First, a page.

If the Notice of Petition and Petition or “Dispossess” are in a Non-payment Proceeding, what should I do? You must go to the Housing Court and “answer” within five days of receiving the Notice of Petition. An answer is a list of reasons why you believe that the landlord should not win the eviction case. At the Court, you will have to submit an answer, either orally or in writing. The Court Clerk will help you and prepare the answer for you. You should bring the Notice of Petition and Petition with you to the court.
You should be familiar with appropriate legal defenses and counterclaims before going to court.

Your answer should include all defenses and counterclaims that may apply to the case. You should speak with an attorney who can provide advice about filing your answer and proceeding with your case.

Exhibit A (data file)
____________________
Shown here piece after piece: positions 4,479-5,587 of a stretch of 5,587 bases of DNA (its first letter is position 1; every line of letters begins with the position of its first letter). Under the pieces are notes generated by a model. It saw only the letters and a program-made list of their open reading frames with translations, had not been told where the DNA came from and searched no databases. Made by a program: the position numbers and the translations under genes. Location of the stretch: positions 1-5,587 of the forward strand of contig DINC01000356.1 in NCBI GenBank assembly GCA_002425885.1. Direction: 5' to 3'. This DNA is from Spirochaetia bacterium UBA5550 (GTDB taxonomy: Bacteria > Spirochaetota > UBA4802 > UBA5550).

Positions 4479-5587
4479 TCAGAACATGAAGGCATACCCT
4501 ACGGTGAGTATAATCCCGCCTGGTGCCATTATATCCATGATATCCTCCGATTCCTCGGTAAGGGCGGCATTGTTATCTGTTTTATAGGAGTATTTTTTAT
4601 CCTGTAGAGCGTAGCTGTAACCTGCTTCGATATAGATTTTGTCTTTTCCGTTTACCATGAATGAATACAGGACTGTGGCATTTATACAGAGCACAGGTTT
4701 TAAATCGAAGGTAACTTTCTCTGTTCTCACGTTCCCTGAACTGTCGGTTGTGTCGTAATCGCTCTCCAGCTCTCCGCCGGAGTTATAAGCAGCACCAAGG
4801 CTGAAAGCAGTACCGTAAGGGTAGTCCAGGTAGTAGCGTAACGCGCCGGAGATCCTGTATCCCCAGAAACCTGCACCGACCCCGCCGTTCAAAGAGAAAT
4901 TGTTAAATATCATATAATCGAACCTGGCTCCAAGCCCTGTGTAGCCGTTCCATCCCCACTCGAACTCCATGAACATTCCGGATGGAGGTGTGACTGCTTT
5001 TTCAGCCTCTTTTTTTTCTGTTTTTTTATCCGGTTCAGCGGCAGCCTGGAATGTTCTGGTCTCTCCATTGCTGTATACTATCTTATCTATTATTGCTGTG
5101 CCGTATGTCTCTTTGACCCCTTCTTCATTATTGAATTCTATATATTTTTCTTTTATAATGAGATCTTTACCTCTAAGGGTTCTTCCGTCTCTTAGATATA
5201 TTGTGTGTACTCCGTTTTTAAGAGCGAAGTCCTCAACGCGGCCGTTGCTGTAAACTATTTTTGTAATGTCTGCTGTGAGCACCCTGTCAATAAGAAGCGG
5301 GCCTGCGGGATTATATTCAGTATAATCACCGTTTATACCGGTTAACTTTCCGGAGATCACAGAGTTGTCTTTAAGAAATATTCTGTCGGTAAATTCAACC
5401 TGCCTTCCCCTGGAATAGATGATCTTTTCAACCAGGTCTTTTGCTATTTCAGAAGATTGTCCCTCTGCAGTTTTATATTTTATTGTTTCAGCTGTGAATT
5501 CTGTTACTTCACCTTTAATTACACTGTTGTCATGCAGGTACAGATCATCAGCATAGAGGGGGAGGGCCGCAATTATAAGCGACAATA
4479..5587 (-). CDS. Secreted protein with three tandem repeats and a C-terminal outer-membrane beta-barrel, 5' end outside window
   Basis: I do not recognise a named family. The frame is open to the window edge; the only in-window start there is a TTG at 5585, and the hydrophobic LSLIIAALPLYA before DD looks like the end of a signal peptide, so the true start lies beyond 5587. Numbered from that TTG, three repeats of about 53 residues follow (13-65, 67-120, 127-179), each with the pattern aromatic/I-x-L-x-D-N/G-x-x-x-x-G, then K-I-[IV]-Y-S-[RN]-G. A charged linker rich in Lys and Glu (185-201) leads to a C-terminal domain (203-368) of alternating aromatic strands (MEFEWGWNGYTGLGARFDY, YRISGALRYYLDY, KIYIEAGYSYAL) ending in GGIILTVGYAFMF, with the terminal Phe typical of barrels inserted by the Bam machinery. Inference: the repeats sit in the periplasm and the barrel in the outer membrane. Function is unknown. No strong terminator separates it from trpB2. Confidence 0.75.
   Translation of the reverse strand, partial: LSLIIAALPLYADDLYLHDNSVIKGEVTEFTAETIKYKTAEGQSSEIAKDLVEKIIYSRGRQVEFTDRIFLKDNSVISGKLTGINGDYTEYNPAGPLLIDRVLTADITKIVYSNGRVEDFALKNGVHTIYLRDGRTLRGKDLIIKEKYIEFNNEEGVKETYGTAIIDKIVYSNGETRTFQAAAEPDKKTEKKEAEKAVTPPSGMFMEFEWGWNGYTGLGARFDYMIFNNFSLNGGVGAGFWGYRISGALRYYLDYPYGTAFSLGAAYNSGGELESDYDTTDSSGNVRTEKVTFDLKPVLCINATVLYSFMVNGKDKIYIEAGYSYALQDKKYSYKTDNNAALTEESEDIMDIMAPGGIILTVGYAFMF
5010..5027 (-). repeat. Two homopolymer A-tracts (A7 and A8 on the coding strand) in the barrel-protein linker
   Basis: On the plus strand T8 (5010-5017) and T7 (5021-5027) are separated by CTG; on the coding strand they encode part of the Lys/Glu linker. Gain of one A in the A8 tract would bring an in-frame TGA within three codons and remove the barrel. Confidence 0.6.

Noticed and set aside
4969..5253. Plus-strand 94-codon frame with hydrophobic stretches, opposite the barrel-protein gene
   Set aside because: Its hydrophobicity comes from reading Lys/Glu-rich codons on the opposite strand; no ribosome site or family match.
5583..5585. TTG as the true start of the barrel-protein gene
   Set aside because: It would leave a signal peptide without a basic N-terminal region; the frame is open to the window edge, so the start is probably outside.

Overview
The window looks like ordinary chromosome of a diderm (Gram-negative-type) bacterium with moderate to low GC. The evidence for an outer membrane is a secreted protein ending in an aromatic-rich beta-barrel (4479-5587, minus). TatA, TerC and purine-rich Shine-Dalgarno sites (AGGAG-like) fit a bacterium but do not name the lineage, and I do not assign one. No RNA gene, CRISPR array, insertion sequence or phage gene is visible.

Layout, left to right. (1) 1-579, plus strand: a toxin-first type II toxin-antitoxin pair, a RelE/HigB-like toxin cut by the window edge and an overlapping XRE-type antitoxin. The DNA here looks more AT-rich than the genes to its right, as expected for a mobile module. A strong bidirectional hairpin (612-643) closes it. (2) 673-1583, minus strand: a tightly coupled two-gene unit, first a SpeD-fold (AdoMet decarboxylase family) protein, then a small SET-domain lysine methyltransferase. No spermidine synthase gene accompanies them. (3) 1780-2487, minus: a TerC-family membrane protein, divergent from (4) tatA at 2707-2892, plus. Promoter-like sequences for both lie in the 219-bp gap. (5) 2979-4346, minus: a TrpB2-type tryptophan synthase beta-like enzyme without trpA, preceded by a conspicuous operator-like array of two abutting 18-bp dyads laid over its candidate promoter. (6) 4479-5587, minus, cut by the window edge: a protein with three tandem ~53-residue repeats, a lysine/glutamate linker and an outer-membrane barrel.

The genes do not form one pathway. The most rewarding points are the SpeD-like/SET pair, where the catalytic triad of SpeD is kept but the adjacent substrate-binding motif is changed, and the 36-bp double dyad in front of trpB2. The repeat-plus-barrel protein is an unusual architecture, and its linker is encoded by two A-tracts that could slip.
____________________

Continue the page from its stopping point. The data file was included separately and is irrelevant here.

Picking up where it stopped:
Although tenants may answer orally or in writing, it is highly recommended that an unrepresented. If you do not go to Court to answer or if you do not appear in Court on the date that your case is scheduled, the landlord may obtain a default judgment of eviction against you and you may be evicted from your home.

My landlord refuses to make repairs to my apartment. What can I do?
There are several things you can do to get their landlord to make repairs; however, you may want to take the following steps in order to establish a record:

1. Contact the building superintendent regarding the repairs.

2. If the superintendent or management company does not respond, write a letter to the owner of the building that describes the problems in your apartment and asks for the repairs to be made by a certain date. You should send the letter to the owner and management company by certified mail and keep a copy for your records.

3. If you do not receive a response to the letter, you should try to contact the owner in person or by phone. Let him or her know that if the repairs are not completed, that the tenant will have to file a complaint. Keep a record of all of your attempts to get the landlord to make repairs, as this will be useful in court.